FightMND Grant to Fund Phase 2 Study of Investigational Therapy for ALS

FightMND Grant to Fund Phase 2 Study of Investigational Therapy for ALS

Continuing its support for a potential therapy for amyotrophic lateral sclerosis (ALS), Australia-based organization FightMND has granted about $700,000 to biopharmaceutical company Collaborative Medicinal Development.

The money will fund a randomized, double-blind, placebo-controlled study of CuATSM, one of CMD’s lead investigational therapies. According to a news release, the Phase 2 study will begin later this year. Research details will soon be available at clinicaltrials.gov. The overall goal is to gain U.S. Food and Drug Administration (FDA) approval for the therapy.

“FightMND’s support for CMD to perform a Phase 2 study of CuATSM is consistent with our goals,”  said Rebecca Sheean, PhD, research manager for FightMND. “We are excited that our support for CMD has allowed CuATSM to advance toward the next phase of clinical testing.”

Established in 2014 to find treatments and a cure for motor neuron disease (MND), the nonprofit FightMND backed the medication’s Phase 1 trial three years ago.

The three-part trial (NCT02870634) showed that the once-daily oral medication may slow disease progression and improve patients’ respiratory and cognitive function. Studied in patients with sporadic and familial ALS, the investigation identified a Phase 2 recommended dose, examined CuATSM’s pharmacokinetic properties, confirmed treatment tolerability, and assessed the medication’s efficacy.

Data showed that after 24 weeks of CuATSM treatment at the recommended Phase 2 dose, ALS progression slowed markedly in those with sporadic ALS. Results also showed enhanced respiratory and cognitive ability. This is in line with preclinical studies in mouse models of ALS, which demonstrated that CuATSM performed dose-dependently when administered to animals.

The therapy is a small artificial molecule that can transport copper to cells containing damaged mitochondria, the cellular compartments that produce energy. Damaged mitochondria are widely considered a hallmark for ALS and other neurodegenerative diseases.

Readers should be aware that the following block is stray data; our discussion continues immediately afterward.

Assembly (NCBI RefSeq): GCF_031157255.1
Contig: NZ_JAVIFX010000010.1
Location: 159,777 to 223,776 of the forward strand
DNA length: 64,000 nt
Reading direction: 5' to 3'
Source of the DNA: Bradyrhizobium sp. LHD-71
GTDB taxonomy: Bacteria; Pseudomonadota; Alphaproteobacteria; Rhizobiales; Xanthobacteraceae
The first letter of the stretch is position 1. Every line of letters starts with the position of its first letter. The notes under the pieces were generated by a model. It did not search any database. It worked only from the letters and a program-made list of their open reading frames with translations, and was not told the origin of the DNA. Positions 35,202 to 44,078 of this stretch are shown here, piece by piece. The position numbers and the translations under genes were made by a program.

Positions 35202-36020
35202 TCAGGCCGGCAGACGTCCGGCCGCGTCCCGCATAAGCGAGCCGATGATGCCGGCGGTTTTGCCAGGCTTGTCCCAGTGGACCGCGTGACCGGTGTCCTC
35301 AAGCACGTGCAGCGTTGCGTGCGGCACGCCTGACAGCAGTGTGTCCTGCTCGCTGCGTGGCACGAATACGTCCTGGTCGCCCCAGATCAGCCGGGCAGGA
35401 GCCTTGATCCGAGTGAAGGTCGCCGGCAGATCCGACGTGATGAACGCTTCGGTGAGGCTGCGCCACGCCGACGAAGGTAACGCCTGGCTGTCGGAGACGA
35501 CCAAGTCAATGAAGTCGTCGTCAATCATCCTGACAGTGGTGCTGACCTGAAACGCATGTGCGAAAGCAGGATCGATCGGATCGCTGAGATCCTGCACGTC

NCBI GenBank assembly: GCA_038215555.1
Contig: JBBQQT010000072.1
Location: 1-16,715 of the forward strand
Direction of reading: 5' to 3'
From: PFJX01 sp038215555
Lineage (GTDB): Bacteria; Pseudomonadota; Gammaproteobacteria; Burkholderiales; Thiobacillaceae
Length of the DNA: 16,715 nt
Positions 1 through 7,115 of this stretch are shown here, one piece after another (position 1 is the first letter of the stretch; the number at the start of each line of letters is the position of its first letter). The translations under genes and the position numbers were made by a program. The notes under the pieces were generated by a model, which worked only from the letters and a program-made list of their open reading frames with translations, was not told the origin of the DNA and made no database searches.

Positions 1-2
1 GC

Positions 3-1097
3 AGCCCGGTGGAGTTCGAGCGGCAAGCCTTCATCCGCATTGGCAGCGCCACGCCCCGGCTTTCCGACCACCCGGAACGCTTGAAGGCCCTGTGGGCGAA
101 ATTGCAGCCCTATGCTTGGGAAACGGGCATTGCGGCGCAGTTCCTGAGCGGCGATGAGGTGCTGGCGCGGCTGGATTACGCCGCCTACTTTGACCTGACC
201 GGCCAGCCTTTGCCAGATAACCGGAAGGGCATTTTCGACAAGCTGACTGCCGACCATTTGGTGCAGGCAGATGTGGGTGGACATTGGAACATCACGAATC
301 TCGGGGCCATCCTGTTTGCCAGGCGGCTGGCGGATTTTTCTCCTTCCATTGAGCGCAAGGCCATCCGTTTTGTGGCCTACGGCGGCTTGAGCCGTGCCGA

It is estimated that at least 30,000 people in the United States and 450,000 worldwide are living with ALS.

CMD, with bases in the United States and Australia, develops innovative therapies for neurodegenerative diseases.

 

3 comments

  1. jan berkhey says:

    nurown in israel seem to be the best therapie, I hope this treatment willbe very soon available for us. There are people dying, those people are very desperate!!!! Why does it take so long!!

  2. Robert L. Berman says:

    How can compassionate usage of this new drug be obtained? Or how can this drug be purchased off label?
    A Phase 2 trial, if successful, followed by a Phase 3 trial will take years to complete, if successful and attain FDA Approval. Many ALS patients do not have the
    advantage of those extra years. That’s why the “Right to Try” act was passed in the United States Congress and publicized by the President in a signing ceremony. There must be some way to obtain this potential medication without the intolerable waiting period; especially those who have nothing to lose and all to gain. Please respond to my email.

  3. • What about us living with als fighting to breathe, eat, walk and talk?
    •What about all the plans and dreams that ended with diagnosis of als?
    •We are beautiful hearts and have children that need us to be here to love them.
    •Falls may break bones and require stitches. But still we get back up and fight.
    •We have to make tough choices of ventilators, feeding tubes, rollators, braces, nursing homes to survive.
    •Since 1869 als has baffled neurologists and researchers all over the world.
    •Als is a disease we want cured, we looked to researchers to solved the puzzle.
    •What about Clinical trials that excludes us and take too long for those who have so little time left.
    •Sometimes we feel we were sold down the river. We are not invisible.
    •I participate in everything I can to help unlock the mysteries of als. I do believe there is promsing research, hopefully not 10 years down the road. I believe researchers are dedicated to finding a cure.
    •We pray to God for mankind to have the knowledge to find a cure. We look to the stars and pray to God that he will give us the strength inside to fight this cruel battle.
    •Als depletes you bank account. Insurances do not cover everything. You are not able to work. Social security barely covers the basic necessities of life.
    •Life is a daily struggle with ALS. I believe life is a precious gift. I love my family, life to much to give up. I keep hope alive.
    •I do not want als to take control of my body or my life. I challenge my mind to change the I can’t to I can.
    I put on my Queen of Denial Crown’. I am going to fake it until I make it. I am warrior; I will survive.
    •There needs to be changes.
    •Be a “light” to those who cannot help themselves.
    •Als affects 1 in 400 people. It affects all ages, all sexes, all races, all ages, rich or poor, famous or everyday person.
    Als is my abuser. It will silence my voice, will rob me of the ability to eat, will stop me in my steps, will take my breath, leave my body paralyzed and will steal my life. It could be you or someone you love.

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